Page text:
During the signup process the board will make us aware of any existing or scheduled special assessments. These will be submitted to our systems so that owners are charged appropriately. If a new special assessment is levied the board will make us aware. The board will receive a confirmation from the support...
Q. My HOA charged me with a violation of the restrictive covenants. The HOA’s property management company began assessing fines on my account on the same day the violation letter was dated, meaning I had several days of fines on my account before the letter came. I was granted a hearing before the board of directors. It has been 72 days since that hearing and the board still has not ruled. The fines are still accruing daily and total nearly $12,000.
Is it legal for fines to be assessed like this? Is there any law that requires the Board to render a decision in a certain amount of time?In North Carolina, fines can be levied against homeowners for violation of the Community’s Declaration (CCR), bylaws, or rules and regulations, but only after the homeowner has been given written notice of the violation and the opportunity to be heard before the board or a panel appointed by the board.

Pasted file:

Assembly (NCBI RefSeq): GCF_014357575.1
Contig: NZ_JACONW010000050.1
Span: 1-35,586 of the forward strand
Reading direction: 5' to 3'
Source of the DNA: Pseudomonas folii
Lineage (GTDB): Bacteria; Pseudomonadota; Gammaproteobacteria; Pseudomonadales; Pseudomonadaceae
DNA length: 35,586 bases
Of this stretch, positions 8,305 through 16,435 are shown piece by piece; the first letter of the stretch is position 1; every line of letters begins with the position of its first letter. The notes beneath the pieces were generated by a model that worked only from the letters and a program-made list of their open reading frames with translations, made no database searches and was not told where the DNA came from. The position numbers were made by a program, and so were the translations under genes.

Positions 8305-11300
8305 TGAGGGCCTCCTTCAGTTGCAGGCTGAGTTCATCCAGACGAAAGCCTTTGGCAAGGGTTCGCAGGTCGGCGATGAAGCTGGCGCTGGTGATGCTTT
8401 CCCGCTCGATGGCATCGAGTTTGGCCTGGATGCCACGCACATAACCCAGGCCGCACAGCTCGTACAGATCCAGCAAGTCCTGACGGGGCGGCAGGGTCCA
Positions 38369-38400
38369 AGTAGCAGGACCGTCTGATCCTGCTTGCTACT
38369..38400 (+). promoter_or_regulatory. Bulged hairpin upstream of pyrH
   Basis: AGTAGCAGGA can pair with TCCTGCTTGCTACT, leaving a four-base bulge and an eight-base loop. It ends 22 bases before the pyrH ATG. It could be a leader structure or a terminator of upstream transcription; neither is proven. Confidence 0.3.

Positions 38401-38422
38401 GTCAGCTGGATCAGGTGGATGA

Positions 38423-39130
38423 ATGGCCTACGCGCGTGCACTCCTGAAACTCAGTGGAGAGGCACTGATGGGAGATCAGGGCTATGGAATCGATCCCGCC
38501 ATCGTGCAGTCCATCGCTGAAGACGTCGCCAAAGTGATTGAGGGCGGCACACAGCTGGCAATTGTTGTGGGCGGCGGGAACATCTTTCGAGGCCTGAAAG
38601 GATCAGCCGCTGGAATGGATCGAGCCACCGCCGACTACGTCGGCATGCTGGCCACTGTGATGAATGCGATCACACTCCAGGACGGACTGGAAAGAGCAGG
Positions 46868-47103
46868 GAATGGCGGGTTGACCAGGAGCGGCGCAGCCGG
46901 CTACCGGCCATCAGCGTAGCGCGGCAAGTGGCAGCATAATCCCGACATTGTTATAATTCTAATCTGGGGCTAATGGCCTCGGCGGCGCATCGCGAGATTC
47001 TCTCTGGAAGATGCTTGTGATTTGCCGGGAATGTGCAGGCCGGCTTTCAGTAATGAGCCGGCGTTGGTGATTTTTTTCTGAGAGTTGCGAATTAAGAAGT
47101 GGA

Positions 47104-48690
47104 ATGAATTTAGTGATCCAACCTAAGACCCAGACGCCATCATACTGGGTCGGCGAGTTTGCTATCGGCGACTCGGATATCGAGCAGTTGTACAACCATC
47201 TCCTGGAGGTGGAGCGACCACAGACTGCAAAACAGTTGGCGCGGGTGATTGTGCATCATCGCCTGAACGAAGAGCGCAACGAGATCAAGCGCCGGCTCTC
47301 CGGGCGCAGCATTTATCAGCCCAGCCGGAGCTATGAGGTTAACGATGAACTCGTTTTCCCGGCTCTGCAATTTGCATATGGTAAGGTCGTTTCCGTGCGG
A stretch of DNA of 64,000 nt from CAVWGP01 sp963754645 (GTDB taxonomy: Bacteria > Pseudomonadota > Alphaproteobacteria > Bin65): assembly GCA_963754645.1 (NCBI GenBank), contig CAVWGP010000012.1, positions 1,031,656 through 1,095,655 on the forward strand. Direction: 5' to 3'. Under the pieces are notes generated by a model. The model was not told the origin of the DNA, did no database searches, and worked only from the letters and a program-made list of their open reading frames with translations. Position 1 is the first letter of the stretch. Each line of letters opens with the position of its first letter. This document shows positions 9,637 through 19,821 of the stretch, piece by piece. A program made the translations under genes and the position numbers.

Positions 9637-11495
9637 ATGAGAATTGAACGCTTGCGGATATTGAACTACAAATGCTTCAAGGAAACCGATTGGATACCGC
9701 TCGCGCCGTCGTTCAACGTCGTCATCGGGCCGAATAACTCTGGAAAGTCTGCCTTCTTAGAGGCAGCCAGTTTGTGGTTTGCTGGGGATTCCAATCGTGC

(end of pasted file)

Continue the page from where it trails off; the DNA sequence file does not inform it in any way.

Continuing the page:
R.I. Super. Ct., Aug. 27, 2010.
The condo association levied special assessments of over $900,000 to repair decks in Phase I of the development over the course of three years. Owners in all three phases of the development were required to pay the special assessments, but only Phase I owners received a benefit from the deck repair.
The court analyzed the association’s declaration and found that an “outside deck” is listed as an allowable feature in the “Code of Features.” Furthermore, there is no mention of decks or porches in the common area section of the declaration nor are they specified as “limited common areas”. Almost every deck is accessible only through the adjoining unit and only owners and invited guests may use the decks.
Based on the court’s finding that the decks were the responsibility of the individual condo owners, the association was required to refund the special assessments levied against Phase II and III owners.
This site and any information contained herein is for informational purposes only and should not be construed as legal advice. Seek a competent attorney for advice on any legal matter.